There are changes going on in the game industry that are upsetting its very structure. The cost of oil has thrown a monkey wrench into the works and it's threatening to break the model (I hope). In econo-speak, the game industry model doesn't deal well with inflationary pressures. Everyone is feeling their costs rise substantially due to the cost of oil, fuel for the trucks and ships that move the games we play. Because of the flawed industry structure, everyone is expected to pass on these costs, except the retailer.
Starting at the beginning of this problem, the game industry is stuck in a discount/freight mode. They're obsessed with discounts, which translate to margins. Margins have shrunk over time, but the baseline margin nowadays is 50%, referred to in retail as keystone. Most store owners believe 50% is necessary for survival, although overall, across all lines, we're around 45-47%. This is considered a trend that has harmed the retail tier of the industry.
For example, When I buy a $50 board game for my store, I expect to pay $25. We've gone over this before, but there is a small profit inherent in that $50 purchase, around $4 or so. Squeeze that 5% margin by selling me that game at $27.50, like Days of Wonder does, and the store makes significantly less money.
The problem at the manufacturing end is the cost of production has gone up and they're afraid to raise their retail prices. Rather than raise that $50 game to $52.50, possibly alienating their customers, they attempt to squeeze that money out through the tiers of the industry, lowering the margins for the distributors and ultimately the retail store. In the case of Days of Wonder and their train games, they did both. The retail store can try to raise the game to $52.5o, and I often do, but the concept of an MSRP, a manufacturers suggested retail price, widely known and available, makes this difficult. How do you compete with an online discounter that sells a $50 board game at 30% off when you sell it for even more than the established retail price? I don't think it's an option.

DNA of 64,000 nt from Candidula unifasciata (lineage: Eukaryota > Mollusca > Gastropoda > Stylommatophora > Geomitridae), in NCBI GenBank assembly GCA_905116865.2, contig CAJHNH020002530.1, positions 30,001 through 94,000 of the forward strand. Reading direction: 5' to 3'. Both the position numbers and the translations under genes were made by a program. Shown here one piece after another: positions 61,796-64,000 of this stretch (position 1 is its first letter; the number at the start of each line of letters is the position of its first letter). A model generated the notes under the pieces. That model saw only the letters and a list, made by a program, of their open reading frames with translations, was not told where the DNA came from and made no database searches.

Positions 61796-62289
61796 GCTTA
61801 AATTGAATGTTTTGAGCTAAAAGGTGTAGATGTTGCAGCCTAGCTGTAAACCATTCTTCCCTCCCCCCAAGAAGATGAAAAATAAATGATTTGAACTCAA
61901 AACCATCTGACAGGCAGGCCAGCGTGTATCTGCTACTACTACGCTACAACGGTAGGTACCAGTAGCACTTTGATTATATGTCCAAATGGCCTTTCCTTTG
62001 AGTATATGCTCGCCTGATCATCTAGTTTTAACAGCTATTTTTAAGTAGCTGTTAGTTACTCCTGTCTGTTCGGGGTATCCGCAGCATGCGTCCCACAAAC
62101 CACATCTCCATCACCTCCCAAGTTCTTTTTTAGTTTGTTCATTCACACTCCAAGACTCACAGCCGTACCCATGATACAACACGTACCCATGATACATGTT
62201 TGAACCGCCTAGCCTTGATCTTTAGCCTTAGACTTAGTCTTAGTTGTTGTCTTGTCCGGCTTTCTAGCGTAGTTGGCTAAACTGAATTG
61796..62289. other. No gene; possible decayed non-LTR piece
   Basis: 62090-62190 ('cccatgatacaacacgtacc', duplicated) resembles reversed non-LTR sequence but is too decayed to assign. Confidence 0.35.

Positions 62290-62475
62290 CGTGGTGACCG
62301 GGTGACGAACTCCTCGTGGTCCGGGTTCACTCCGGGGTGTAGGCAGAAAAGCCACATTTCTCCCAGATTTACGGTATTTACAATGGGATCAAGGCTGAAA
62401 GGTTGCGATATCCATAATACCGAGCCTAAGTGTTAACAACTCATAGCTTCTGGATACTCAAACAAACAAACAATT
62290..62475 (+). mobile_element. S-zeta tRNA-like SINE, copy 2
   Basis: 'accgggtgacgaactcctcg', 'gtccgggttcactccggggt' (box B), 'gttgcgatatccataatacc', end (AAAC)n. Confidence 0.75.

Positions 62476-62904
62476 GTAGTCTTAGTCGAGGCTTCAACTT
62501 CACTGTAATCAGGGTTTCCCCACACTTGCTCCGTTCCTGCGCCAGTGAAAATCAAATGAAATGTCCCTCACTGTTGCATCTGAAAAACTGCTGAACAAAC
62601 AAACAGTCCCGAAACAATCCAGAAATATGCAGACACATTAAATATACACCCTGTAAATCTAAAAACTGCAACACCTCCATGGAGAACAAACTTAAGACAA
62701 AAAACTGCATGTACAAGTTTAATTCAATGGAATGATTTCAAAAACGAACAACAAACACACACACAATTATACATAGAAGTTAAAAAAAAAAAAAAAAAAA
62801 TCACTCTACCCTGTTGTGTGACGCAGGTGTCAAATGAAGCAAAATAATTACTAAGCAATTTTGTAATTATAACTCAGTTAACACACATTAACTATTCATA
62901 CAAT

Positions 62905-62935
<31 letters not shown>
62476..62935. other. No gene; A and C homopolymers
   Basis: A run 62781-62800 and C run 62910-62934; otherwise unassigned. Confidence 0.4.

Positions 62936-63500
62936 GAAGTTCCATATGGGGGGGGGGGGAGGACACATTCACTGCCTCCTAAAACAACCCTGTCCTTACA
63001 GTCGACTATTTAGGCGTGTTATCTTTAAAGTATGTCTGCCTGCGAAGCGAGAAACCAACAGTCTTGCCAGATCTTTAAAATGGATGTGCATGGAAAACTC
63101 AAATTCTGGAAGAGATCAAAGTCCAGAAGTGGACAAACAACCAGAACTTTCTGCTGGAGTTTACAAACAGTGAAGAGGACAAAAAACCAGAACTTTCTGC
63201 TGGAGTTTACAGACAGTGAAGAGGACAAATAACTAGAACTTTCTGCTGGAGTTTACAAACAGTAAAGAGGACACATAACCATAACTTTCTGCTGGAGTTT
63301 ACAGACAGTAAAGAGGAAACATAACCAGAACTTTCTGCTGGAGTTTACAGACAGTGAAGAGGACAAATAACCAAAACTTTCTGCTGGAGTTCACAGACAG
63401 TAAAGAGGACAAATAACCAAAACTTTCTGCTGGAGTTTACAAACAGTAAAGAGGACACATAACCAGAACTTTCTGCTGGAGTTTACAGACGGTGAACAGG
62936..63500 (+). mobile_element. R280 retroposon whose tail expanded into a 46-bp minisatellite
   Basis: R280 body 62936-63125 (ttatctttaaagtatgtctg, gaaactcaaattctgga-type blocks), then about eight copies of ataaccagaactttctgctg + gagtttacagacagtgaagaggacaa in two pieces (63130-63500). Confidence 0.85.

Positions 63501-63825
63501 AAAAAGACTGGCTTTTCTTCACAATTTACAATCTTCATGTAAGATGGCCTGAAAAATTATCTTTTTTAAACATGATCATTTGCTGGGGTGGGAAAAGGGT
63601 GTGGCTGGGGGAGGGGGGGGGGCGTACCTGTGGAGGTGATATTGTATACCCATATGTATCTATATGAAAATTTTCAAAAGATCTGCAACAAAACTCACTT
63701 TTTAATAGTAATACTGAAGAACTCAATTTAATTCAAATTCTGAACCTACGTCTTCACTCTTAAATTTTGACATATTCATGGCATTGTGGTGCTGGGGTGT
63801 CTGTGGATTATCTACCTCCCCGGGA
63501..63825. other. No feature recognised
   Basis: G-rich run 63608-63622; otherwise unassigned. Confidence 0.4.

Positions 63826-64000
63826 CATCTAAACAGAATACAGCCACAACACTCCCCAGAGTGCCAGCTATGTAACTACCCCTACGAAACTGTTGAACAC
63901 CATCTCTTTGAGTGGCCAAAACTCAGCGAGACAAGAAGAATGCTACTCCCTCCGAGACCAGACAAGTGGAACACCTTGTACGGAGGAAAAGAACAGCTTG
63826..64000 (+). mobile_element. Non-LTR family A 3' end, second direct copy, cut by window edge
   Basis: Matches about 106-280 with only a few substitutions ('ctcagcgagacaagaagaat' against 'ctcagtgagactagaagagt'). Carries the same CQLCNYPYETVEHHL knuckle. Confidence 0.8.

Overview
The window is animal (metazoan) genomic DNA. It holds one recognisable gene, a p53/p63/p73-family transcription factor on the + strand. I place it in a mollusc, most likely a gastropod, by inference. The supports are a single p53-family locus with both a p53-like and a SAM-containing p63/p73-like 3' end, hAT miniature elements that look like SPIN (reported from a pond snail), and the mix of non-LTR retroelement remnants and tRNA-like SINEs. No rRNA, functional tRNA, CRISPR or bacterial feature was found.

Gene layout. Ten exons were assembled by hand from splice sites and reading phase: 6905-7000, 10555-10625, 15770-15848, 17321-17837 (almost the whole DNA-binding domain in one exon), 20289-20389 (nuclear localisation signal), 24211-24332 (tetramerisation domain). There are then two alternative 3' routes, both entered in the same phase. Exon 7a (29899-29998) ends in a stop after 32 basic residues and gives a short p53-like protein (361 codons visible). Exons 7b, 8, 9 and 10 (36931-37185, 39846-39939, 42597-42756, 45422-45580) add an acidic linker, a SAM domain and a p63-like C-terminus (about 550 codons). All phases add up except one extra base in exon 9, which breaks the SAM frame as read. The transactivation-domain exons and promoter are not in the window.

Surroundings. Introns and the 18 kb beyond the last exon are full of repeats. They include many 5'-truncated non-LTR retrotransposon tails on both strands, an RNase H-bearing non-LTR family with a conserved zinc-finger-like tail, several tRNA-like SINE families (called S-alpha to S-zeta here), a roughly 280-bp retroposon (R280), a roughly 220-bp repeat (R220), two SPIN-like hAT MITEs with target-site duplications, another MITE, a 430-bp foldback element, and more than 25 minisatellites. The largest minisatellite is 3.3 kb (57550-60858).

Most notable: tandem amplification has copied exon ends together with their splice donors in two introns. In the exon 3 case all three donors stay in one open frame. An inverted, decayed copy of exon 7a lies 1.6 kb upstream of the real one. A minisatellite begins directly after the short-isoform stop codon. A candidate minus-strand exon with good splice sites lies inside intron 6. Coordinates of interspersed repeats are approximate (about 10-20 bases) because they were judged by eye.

This assumes a certain level of good will on the part of the manufacturer. The general feeling is that manufacturers are all hoping to one day lower discounts and put retailers over a barrel once the retailer can't do without their product. I think is is generally not the case, but certain companies (cough, Upper Deck, cough), deal in such predatory price practices that it tarnishes the industry and makes retailers suspicious. For example, the World of Warcraft card game had a reasonable, albeit low, discount when it first came out, but since then the margins have been squeezed by Upper Deck. You want the next release? We'll you'll pay a couple bucks more now. That doesn't exactly build good will (bastards).
Distributors have been loathe to meddle with discounts too much, because they're much more replaceable than a top selling board game. If one distributor mucks around, I can go with another, and I often do, even with the distributors that I love. There are lists of items that I buy from only one distributor because of their prices and some items go back and forth as discounts and retail prices ebb and flow. Although the number of distributors is shrinking each year, there are still a good number of options. Instead, distributors have discovered a more transparent mode of passing on their costs, shipping.
Part of the odd game industry discount structure is the use of free freight as an incentive. If you buy $300-$350 in games at one time, they'll ship it for free. The cost of shipping has gone up tremendously, leaving the distributors and manufacturers in a pickle. Shipping is no longer an incidental expense. They've been forced to adjust their free freight limits or add flat fees to their "free shipping." For example, Wizards of the Coast has free freight at $300, but there's now a $5 charge on all orders. At least this seems honest.